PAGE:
Seeley Copse is an eight-hectare area of semi-ancient woodland directly opposite Home Farm dairy and the location of the Goodwood Education Centre. Two hundred years ago chalk was dug from areas of the copse to make mortar for Goodwood House and Estate walls. This has resulted in holes and hills around which a Nature Trail weaves, providing a myriad of opportunities for outdoor learning, exploration and discovery.
Curriculum-linked workshops fall into a broad range of subject areas including Science, Geography, Maths, English, History, Art and Design and Technology. Please email email@example.com for further details of workshops. An example of workshops according to key stage is provided below:
Early Years Foundation Stage
Explore with your senses
Go on a sensory woodland walk along the Nature Trail in Seeley Copse, taking notice of the variety of colours, shapes, smells, sounds, textures and patterns in nature. Stop to hug a tree - blindfolded - then listen for and observe birds in the woods, learning about common species and thinking about why trees are important for these and other woodland creatures. Identify the different parts of a tree, discuss what a tree needs to grow, then roleplay the lifecycle of a tree - from acorn to mature tree - before doing some bark and leaf rubbing. Collect a range of natural objects to make a piece of woodland art/ground collage. End the session by making a natural bird feeder to take home.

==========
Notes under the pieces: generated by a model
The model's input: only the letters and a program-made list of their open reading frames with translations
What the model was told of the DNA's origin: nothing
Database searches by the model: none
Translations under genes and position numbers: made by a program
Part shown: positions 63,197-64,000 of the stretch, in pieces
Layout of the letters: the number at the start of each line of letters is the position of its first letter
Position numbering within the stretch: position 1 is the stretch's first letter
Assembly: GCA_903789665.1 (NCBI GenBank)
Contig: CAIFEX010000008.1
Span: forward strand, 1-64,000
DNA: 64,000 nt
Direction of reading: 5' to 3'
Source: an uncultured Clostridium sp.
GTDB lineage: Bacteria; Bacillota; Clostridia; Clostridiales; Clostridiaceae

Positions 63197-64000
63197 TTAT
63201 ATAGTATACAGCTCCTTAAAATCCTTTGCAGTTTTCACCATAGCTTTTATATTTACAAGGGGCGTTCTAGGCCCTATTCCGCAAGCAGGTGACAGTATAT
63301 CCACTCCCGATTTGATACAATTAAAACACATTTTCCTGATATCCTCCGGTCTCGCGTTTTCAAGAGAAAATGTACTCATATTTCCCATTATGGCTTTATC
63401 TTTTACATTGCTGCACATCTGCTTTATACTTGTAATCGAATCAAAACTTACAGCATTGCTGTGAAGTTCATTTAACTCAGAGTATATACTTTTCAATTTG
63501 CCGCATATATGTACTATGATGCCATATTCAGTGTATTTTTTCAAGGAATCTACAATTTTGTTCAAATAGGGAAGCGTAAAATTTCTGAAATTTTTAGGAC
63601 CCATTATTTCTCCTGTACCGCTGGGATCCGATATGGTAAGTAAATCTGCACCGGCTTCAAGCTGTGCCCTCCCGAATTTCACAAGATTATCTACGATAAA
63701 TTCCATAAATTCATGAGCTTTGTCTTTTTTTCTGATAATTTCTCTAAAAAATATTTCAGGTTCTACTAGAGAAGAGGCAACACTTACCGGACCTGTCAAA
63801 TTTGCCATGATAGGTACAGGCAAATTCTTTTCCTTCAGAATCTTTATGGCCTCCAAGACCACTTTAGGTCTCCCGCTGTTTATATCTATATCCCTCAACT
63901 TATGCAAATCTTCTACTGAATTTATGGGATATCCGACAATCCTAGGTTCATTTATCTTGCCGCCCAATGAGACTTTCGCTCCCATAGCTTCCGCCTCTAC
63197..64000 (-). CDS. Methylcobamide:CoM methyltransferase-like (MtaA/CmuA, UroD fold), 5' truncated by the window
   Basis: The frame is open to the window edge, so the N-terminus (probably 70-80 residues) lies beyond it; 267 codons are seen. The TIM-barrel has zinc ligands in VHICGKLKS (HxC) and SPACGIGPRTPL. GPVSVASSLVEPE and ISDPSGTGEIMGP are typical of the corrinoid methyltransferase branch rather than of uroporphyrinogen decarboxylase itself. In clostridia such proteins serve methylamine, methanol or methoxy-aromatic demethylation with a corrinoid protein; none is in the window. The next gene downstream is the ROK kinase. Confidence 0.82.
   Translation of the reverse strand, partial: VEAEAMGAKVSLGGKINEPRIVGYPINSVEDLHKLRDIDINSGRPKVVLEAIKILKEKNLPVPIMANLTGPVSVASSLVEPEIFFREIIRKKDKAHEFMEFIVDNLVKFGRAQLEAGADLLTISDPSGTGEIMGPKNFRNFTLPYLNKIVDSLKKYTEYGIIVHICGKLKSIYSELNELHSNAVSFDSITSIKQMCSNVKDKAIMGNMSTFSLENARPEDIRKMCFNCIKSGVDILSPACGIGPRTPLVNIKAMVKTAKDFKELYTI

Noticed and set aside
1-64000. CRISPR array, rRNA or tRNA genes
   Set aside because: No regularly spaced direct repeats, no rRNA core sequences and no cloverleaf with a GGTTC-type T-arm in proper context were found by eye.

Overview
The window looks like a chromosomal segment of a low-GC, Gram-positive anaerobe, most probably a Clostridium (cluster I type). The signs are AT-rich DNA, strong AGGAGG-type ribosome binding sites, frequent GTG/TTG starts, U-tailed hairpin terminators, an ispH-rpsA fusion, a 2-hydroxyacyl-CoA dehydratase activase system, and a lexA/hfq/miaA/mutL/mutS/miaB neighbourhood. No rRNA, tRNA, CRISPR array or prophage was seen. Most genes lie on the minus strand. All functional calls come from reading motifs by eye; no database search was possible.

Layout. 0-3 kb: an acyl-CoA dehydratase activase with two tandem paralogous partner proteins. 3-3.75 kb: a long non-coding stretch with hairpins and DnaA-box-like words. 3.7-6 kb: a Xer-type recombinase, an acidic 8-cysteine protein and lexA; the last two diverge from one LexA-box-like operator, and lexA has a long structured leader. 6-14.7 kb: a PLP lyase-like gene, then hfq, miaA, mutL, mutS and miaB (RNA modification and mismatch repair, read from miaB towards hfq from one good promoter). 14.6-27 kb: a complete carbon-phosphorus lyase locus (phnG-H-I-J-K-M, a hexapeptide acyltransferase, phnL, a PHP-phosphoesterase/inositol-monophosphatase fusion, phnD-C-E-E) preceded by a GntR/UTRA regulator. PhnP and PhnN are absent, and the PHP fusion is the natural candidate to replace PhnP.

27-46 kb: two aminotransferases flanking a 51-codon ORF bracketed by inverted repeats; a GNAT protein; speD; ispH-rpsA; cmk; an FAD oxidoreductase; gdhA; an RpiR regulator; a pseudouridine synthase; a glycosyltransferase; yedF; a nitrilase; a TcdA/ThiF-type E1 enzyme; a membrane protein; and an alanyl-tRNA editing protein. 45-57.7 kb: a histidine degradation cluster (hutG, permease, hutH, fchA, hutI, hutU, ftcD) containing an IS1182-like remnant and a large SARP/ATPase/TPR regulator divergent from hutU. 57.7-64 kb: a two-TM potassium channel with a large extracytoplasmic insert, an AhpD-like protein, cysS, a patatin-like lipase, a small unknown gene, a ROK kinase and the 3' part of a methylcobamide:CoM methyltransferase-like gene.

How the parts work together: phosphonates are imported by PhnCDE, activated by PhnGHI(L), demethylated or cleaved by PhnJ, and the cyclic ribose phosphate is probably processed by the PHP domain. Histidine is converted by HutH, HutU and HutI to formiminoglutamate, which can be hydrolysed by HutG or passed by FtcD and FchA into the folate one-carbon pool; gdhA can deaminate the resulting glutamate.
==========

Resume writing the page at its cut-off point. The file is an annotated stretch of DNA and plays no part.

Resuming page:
Mini Beasts and Habitats
Walk the Nature Trail in Seeley Copse to detect signs of wildlife, observing, identifying and classifying things according to whether they are living, dead, or have never been alive e.g. is a deciduous tree dead in winter? Record your findings in a simple chart. Become a minibeast detective, searching for insects and invertebrates in all the habitats in which they live. Use a handheld magnifying glass to observe your findings, observing how conditions under stones, logs, rotting wood, bark, bushes and leaf litter differ. Think about what minibeasts eat and learn how animals obtain food from plants and other animals. Create a simple flow chart to show how all living things depend on each other. If time allows, make a hanging mobile of a simple woodland food chain to take home.
This is a popular technology workshop where children can work with an adult to design and build temporary shelters within given parameters. It is an excellent team-building exercise, as communication is a key to success. Although this workshop is usually for Y5 or Y6, younger children can make small scale ‘animal shelters’ effectively. It is often teamed with a woodland walk and journey sticks, natural sculpture session or Rocks and Soils workshop.
Stone Age workshop
This workshop allows pupils to immerse themselves in the Stone Age, gaining an insight into pre-historic life. Activities include shelter-building, woodland exploration, grinding chalk into pigment for some creative 'cave' painting, fire-lighting and making a disc necklace. Depending on the time spent on-site, children can prepare and eat lunch cooked on the campfire, discussing the differences in diet and farming from the Neolithic to the present day.